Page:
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Under the Shadow
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by Jay Seaver

"Puts most other horror movies in a shadow of its own."
5 stars

SCREENED AT INDEPENDENT FILM FESTIVAL BOSTON 2016 AND THE 2016 FANTASIA INTERNATIONAL FILM FESTIVAL: The easiest way to describe "Under the Shadow" - "it's like 'The Babadook', except with everything that comes from taking place in 1980s Iran on top of it" - may make it sound derivative or excessively foreign to some ears, although I would think it would perk others up. If the idea of a smart, scary movie set in that time and place intrigues you, then the odds are that the actual film itself won't disappoint; it's a terrific combination of universal fears and specific circumstances.

It revolves around Shideh (Narges Rashidi); her politics at the time led to her having to leave medical school when the Shah was deposed, eventually marrying classmate Iraj (Bobby Naderi) and having a daughter, Dorsa (Avin Manshadi). She still wishes to finish and follow in her mother's footsteps, but has just been told in no uncertain terms that this will not happen. With Tehran starting to be targeted by Iraqi rockets, Iraj is called into service and sent to a field hospital, and though he wants Shideh and Dorsa to ride things out at his parents', it's an unappealing prospect to Shideh, and one of the other children in the apartment building scaring Dorsa with claims that a djinn is haunting the place is certainly not going to lead her to budge.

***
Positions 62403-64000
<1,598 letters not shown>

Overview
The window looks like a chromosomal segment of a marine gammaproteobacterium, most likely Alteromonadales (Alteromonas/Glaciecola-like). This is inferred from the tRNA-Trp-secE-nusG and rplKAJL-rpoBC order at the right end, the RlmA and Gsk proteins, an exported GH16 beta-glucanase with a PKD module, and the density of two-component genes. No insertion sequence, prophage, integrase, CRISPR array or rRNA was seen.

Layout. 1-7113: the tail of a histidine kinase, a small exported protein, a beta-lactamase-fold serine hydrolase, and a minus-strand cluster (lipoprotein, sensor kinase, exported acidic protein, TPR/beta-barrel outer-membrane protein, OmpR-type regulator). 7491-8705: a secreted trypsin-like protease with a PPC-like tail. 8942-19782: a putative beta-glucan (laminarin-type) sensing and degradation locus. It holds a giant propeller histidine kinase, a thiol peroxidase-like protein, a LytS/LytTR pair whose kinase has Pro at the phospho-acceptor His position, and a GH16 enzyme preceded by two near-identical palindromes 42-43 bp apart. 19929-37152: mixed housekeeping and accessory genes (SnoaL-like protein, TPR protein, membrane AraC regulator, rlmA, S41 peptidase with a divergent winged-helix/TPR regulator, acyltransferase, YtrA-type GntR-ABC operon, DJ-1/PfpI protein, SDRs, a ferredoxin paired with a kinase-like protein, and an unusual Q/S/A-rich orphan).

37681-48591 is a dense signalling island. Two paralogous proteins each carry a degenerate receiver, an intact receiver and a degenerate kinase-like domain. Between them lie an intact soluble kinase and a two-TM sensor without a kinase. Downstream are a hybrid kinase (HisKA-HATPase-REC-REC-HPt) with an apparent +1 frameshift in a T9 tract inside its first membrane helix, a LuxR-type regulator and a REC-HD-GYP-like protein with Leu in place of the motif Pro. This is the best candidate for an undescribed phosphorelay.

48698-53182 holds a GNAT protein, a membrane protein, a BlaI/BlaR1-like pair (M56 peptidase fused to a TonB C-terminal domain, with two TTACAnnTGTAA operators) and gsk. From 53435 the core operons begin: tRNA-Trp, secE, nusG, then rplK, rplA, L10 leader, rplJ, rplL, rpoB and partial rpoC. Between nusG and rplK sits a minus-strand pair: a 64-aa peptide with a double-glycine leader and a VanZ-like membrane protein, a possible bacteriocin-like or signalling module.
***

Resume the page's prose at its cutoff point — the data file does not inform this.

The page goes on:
A horror movie's first job is to be scary, and writer/director Babak Anvari certainly manages on that count. There are a lot of good jump scares after the audience has been primed to find things unnerving by things obviously but inexplicably out of place, a little girl who is alternately frightened of whatever new force is at play and ready to trust it over her own mother, and lighting which offers no warmth. The scares are goosed by the soundtrack on occasion, but it's hard to become inured to them, in part because Anvari doesn't have to go straight to the djinn in order to get the audience to tense up - a missile can certainly be as destructive as any monster, especially without disbelief as a shield, and the threat of the country's zealous morality police catching a woman on the street without the proper head covering can be just as frightening on a more intimate level. With all of that to choose from, and reinforcing each other, no element becomes old hat.